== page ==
Sprinters Gatlin, Schippers denied victory

Two world champion sprinters were beaten into fourth place on a cool 18 C evening.

Justin Gatlin of the United States was never in contention in the 100, clocking 10.04 seconds. Britain's Chijindu Ujah won in his season's best of 9.97.

Canada's Andre De Grasse qualified first for Zurich but is sidelined by a hamstring injury he suffered five days before the world championships.

Dafne Schippers of the Netherlands faded into fourth in the 200 watching worlds bronze medallist Shaunae Miller-Uibo race to a Bahamas national record of 21.88. Olympic champion Elaine Thompson of Jamaica was second in 22.00.

Canada's Emmanuel 8th in 200m

Toronto's Crystal Emmanuel was last in the eight-women field in 23.94, her slowest performance of the Diamond League season.

She stopped the clock in 22.60 at the world championships after shattering Marita Payne-Wiggins' Canadian record with a run of 22.50 on July 18 in Ireland.

In early July, the 25-year-old Emmanuel repeated as a double gold medallist in the 100 and 200 at the Canadian championships, running 22.50 in the 100 at Ottawa.

Semenya takes 800m after Bishop fades

Melissa Bishop ended her 800-metre season no doubt frustrated she couldn't run under one minute 57 seconds.

The Canadian-record holder at 1:57.01, Bishop led until the final 200 metres on Thursday when 2017 world champion Caster Semenya of South Africa bolted from the back of the pack and into the lead to stay for her 20th consecutive win in the event in 1:55.84.

Bishop, 29, faded down the straightaway, finishing seventh among nine runners in 1:58.30.

After running 1:57.68 at worlds, Bishop lamented the fact she'd let herself get too far back in the pack when the leaders made their move with 300 metres to go, saying "I'm tired of 1:57s, I want something faster."

Francine Niyonsaba of Burundi was second on Thursday in 1:56.71 while Kenya's Margaret Wambui was third in a personal-best 1:56.87. In last year's 800 final at the Rio Olympics, Wambui passed Bishop in the final straightaway and captured the bronze medal by 13-100ths of a second.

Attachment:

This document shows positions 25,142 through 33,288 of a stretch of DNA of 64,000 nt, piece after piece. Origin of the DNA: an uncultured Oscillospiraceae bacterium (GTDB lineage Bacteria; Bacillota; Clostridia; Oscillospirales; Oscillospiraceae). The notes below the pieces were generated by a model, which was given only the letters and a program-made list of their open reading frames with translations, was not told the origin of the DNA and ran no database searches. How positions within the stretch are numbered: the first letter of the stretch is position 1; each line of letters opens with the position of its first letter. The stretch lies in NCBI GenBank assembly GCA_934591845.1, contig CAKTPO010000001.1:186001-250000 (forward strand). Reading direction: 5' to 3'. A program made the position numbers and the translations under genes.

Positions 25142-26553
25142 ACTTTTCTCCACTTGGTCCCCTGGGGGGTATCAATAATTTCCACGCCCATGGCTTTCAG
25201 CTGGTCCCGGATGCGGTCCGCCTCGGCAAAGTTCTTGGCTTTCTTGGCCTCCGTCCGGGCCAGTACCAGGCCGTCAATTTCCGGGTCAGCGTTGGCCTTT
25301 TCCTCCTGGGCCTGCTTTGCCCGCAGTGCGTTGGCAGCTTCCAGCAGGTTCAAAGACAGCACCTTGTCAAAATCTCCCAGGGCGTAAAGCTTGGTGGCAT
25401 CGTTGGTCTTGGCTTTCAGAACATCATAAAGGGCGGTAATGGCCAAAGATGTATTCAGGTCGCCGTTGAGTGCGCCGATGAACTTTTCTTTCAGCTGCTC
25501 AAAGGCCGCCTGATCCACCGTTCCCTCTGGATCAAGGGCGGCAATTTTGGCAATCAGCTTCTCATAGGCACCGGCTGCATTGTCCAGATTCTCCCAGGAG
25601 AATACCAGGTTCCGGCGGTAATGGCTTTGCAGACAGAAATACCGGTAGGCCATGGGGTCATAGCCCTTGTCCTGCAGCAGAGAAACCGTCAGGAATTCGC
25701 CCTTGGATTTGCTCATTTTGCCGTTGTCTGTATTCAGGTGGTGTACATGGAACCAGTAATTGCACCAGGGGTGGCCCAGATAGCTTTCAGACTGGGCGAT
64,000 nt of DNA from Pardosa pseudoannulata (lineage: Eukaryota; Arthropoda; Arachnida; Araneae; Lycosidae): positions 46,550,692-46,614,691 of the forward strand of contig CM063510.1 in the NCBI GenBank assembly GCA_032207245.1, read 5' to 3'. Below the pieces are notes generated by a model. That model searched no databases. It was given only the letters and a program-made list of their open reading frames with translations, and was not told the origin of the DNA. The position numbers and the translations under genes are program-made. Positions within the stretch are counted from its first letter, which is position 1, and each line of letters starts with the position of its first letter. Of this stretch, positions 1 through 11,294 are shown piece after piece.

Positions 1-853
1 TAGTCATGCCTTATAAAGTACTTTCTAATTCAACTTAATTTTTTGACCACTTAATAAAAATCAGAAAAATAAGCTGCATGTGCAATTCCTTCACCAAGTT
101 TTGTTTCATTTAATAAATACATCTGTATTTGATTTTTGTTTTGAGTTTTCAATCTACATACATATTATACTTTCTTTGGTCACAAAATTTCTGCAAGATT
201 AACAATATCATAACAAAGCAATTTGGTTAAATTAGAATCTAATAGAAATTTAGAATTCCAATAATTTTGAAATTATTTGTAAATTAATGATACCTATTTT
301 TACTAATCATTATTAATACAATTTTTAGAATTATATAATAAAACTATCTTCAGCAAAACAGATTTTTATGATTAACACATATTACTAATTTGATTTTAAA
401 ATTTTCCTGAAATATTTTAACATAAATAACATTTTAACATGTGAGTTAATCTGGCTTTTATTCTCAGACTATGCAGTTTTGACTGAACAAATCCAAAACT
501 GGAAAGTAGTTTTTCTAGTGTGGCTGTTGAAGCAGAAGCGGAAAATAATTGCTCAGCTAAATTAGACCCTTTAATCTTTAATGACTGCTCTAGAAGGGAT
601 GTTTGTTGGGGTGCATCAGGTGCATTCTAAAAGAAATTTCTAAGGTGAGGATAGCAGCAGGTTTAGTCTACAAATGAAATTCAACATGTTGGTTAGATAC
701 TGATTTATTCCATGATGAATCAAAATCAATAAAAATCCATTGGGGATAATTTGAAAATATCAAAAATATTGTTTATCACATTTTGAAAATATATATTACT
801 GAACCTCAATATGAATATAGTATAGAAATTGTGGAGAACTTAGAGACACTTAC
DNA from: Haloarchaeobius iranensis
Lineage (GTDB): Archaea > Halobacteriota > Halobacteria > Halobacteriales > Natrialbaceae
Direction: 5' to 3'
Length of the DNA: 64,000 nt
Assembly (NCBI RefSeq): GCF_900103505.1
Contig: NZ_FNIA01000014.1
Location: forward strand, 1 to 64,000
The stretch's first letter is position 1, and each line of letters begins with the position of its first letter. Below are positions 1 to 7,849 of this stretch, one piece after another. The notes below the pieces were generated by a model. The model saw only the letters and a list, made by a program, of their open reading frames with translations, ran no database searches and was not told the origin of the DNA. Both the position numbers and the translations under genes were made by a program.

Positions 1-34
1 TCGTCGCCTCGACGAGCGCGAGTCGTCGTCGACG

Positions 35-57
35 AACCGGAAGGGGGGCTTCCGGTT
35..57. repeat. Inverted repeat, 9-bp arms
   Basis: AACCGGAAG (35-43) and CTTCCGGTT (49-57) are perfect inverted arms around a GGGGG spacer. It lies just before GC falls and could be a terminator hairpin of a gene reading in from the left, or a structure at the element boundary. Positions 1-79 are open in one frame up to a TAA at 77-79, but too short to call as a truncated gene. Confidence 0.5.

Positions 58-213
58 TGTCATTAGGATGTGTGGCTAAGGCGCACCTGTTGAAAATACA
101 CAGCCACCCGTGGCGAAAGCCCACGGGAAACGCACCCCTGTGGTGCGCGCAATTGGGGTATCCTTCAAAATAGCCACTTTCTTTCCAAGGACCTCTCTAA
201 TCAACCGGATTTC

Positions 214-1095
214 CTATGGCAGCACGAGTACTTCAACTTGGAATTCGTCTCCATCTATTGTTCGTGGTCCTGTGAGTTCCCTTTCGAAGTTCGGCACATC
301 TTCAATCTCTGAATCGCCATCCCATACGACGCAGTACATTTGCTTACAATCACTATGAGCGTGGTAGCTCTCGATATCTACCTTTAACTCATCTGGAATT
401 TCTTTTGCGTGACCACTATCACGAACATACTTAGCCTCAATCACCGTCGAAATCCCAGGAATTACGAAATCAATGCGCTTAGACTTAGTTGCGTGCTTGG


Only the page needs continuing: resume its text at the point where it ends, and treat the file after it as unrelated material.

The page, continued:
Kendricks ends Lavillenie's pole vault reign

Current outdoor world-record holder Renaud Lavillenie's hopes of winning an eighth Diamond Trophy in men's pole vault were dashed after the Frenchman's three misses at 5.63 metres.

The 30-year-old didn't win at a Diamond League meet this season but entered action Thursday having attained season bests in London (5.89) and Warsaw (5.91).

American Sam Kendricks, coming off his victory at the world championships, cleared 5.87 to extend his undefeated season.

Canada's Shawn Barber, who failed to defend his world title earlier this month, was a model of consistency early on Thursday, clearing 5.33, 5.48 and 5.63 on his first attempts.

But the Toronto resident struggled at 5.73, missing all three tries to finish fifth in the field of 11.

Gleadle off mark in javelin

Canada's Liz Gleadle ended her Diamond League season in disappointing fashion, placing eighth in the nine-women javelin field with a best throw of 59.06 metres.

The Vancouver native was coming off a 12th-place showing in the world final at London, where Gleadle's third attempt measuring 58.36 wasn't enough to keep the 28-year-old among the top eight after three rounds to continue.

With a season-best 64.47, Gleadle began Thursday's event with a throw of 56.88, followed by 59.06, 56.97 and 55.51.

High jumper Mike Mason clears 2.24m

Mike Mason failed to build on his recent world championships performance in high jump, missing all three attempts at 2.28 metres in Zurich after clearing 2.24 on his second try.

Two weeks ago in London, England, the 30-year-old from Nanoose Bay, B.C., didn't advance to the final after jumping 2.26.

A three-time Olympian, Mason entered Thursday's event with a season-best jump of 2.30, set at the Mt. SAC Relays in Walnut, Calif., on April 15.

His teammate, reigning Olympic champion Derek Drouin, did not compete as he continues to recover from an Achilles tendon injury.